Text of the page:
Out of over 95,000 Michigan teachers, more than 97 percent were rated “highly effective” or “effective” by their administrators.

Only 0.8 percent were rated "ineffective." More than two-thirds of the 3,796 schools rated every teacher in one of the top two categories.

For the past few years, the Michigan Department of Education surveyed and reported school evaluations as a condition of the American Recovery and Reinvestment Act of 2009 — also known as the federal stimulus program. Teachers can be rated “highly effective,” “effective,” “minimally effective” or “ineffective.”

Jan Ellis, a spokesperson with the Michigan Departmet of Education, said that since the ratings system is so new, schools are evaluating educators differently.

"In the past, schools have had evlaution systems, but they've differed greatly," Ellis said. "This is an effort to ensure they are using common elements so that teachers can really be prepared.

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"Starting next year, it will be done based on an education pilot that is ongoing in recommendations from [the state]." 

Of schools with more than 10 teachers, 42 rated every single educator “highly effective.” The 860 schools with more than 10 teachers rated every educator "effective" — no one was rated "highly effective" and not one was rated "ineffective."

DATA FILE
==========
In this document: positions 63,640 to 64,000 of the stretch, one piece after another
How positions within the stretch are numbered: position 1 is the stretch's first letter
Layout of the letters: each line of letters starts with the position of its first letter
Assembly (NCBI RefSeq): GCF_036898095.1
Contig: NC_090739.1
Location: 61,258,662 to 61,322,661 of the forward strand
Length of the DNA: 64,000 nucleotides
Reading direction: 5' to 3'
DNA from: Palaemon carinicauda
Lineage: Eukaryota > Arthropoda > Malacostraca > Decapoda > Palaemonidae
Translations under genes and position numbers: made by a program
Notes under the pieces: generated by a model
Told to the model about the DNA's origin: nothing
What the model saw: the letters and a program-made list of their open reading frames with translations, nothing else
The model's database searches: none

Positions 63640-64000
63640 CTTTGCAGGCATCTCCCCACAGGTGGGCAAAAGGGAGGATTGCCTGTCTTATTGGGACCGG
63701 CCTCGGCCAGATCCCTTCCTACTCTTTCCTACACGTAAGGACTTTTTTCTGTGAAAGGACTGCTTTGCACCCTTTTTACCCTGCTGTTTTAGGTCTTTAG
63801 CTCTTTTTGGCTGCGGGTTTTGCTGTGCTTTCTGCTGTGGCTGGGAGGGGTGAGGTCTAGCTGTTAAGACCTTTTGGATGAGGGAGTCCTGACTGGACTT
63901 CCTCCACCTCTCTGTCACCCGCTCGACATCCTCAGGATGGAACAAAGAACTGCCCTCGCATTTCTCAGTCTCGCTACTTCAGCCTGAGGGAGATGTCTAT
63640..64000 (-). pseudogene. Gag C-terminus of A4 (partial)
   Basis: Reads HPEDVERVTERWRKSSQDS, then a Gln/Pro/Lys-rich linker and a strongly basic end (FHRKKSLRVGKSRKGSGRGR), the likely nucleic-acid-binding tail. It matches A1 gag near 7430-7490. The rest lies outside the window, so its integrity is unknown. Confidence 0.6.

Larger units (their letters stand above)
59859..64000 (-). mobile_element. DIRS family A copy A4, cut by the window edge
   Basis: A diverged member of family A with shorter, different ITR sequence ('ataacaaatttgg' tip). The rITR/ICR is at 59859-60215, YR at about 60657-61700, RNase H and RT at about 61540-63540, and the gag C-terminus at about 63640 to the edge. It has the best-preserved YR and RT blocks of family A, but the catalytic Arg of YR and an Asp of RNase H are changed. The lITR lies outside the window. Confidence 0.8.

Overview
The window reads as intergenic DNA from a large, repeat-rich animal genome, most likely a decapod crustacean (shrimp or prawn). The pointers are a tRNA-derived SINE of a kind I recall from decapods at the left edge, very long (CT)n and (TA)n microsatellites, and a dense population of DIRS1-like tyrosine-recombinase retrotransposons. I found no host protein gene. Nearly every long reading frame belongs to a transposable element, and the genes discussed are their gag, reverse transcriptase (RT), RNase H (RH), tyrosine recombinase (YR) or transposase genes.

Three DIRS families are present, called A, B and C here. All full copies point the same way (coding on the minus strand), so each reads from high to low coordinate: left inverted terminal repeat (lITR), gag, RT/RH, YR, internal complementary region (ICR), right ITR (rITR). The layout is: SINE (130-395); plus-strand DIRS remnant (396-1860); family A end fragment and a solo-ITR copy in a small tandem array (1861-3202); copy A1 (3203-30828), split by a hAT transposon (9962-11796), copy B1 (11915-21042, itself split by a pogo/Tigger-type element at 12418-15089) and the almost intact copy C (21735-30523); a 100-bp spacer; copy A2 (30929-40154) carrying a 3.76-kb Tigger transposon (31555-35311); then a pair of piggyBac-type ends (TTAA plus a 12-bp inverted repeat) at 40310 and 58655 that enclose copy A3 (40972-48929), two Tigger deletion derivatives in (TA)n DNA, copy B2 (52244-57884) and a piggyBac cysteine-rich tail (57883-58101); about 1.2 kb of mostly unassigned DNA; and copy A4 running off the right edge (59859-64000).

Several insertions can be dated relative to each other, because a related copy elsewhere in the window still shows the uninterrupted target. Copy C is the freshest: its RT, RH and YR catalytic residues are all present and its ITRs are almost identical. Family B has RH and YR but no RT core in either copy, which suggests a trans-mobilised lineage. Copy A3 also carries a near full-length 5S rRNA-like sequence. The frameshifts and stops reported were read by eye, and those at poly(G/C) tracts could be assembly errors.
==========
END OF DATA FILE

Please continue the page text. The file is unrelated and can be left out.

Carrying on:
In the past, some Michigan public school districts have been rated as "failing" by the state, yet had every teacher rated "highly effective" by the district.

Ellis said she think most educators are effective, but for those who aren't, the evaluation system will give them the opportunity to improve.

"Educators will receive more regular feedback and professional development," she said. "This provides a new opportunity for districts to give every teacher important information on how they can improve their teaching skills, which they want to do."

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See also:

Failing School Ranks Every Teacher and Principal 'Highly Effective'

Failing Schools Able to Mark Themselves Up to a Passing Grade

State Gives Failing Schools Perfect Grades For Paperwork

State Says Schools in "Distress" Are Making "Adequate Yearly Progress"

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